Your three-month-old just started daycare and now has diaper rash. He never had it during the three months he was home with you. You really like the caretakers and they seem to really like your son. How can you approach this without backlash?
My three-month-old just started daycare and now has diaper rash. One of the caretakers pointed it out and asked me to bring in cream. He never had it during the three months he was home with me. Also, it seems that every time I pick him up from daycare, he has a really dirty diaper. I really like the caretakers and they seem to really like my son and my husband and me. As much as I don't want to stir the pot and be "those parents," I can't shake the feeling that I should say something. Any ideas on how to approach this without suffering too much backlash?
Don't be Rash
The transition back to work after parental leave is challenging no matter the circumstances, and I'm sorry to hear you're dealing with an additional set of complications. It's wonderful that you like the caretakers and that they seem affectionate towards your son, and I imagine that makes dropping him off every morning at least a little bit easier. But you're right, you do need to say something, and you should approach the situation with as much kindness and honesty as you would want the caretakers to show towards the members of your family.
Since they mentioned the diaper rash, you have a pretty easy opportunity to mention the dirty diapers as well. Bring in some diaper rash cream as requested. Tell them that you're not sure if this brand will work for your son's tush because you've never had to deal with diaper rash before. Then say that you noticed his dirty diaper the past few days when you picked him up, and you suspect that prolonged time in a dirty diaper could be contributing to the problem.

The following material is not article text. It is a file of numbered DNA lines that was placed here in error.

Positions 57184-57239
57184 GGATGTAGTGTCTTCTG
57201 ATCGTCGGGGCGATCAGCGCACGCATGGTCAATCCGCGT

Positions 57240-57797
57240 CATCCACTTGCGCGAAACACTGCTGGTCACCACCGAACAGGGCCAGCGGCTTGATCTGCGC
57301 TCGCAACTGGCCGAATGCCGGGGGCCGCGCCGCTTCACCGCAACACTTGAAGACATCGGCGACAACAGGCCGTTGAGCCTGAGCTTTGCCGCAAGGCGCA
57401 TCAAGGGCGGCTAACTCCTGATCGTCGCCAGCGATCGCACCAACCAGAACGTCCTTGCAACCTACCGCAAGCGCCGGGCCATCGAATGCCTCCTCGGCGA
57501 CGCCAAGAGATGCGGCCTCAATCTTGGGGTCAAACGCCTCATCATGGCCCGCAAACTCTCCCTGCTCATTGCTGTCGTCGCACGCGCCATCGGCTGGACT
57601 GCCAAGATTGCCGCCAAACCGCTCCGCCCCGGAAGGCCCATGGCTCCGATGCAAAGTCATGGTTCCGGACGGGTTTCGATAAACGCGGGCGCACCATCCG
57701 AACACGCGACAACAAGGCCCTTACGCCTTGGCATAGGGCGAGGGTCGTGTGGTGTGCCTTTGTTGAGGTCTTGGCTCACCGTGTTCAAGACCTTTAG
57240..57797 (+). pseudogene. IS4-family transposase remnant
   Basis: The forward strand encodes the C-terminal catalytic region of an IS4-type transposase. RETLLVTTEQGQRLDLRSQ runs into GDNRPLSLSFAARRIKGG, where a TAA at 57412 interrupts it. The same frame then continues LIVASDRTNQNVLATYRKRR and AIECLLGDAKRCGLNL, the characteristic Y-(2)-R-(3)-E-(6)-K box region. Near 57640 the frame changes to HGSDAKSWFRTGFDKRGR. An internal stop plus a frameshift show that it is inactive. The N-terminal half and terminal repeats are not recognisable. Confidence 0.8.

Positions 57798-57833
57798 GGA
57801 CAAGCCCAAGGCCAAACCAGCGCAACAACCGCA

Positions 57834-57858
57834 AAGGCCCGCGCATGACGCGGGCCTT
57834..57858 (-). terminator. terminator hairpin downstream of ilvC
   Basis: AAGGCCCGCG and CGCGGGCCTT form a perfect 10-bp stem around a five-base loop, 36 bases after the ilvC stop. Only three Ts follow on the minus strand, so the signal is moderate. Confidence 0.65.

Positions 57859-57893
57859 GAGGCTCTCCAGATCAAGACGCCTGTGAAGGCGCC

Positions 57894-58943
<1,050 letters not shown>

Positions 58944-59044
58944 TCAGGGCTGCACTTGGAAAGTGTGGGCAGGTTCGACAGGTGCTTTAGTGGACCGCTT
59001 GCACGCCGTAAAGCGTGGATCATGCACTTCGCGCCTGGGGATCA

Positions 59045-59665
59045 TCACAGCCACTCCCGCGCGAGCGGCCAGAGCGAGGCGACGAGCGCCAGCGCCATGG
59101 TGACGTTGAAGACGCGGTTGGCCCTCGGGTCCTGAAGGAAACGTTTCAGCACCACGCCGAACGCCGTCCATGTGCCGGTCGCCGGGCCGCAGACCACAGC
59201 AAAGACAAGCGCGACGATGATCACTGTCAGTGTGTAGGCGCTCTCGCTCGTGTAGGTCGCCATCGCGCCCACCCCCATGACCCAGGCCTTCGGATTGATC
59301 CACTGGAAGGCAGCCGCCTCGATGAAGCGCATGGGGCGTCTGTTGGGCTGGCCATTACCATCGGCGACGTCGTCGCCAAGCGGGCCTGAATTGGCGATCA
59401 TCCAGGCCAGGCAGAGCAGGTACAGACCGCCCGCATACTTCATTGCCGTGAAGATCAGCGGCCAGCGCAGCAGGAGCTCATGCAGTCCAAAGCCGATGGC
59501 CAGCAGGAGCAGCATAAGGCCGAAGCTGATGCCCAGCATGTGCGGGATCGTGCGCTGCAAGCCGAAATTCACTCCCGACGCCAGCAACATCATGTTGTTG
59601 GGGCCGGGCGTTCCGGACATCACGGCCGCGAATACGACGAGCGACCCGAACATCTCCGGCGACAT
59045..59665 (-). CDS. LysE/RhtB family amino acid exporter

Then wait a few days and see if the situation improves. Pay attention to his rash, and pay attention to his diapers when you pick him up. If you notice that both are improving, thank the caretakers for working with you to be attentive to your son's needs. Obviously it's their job, but it's a difficult, and, I imagine, often thankless one, and I'm sure they'd appreciate having a parent thank them for being resposive to their concerns. If the diapers are clean at the end of the day, but the rash isn't improving, try another brand of cream, or try switching to sensitive skin diapers and/or wipes. Babies' skin does change, and even if he never had a rash before, it may just be a normal baby thing that he's going through. If the rash improves but the diapers are still dirty, tell the caretakers that you're so glad the cream is working, but you're still concerned that staying in a dirty diaper too long could cause a relapse.
Every time I call the pediatrician, and the calls are frequent, I admit, I worry about being "those parents," and every time I've mentioned that feeling to a friend (especially fellow parents), the response is always the same: everyone is "those parents." We care about our kids, and we want them to be taken care of in the best possible way even when we're not with them. On the one hand, that means these daycare workers are surely used to parents complaining about everything imaginable. On the other hand, you're the ultimate decision maker as to what really is best for your child, and if something raises your concerns about the daycare even after taking these steps, you may feel better considering other childcare options.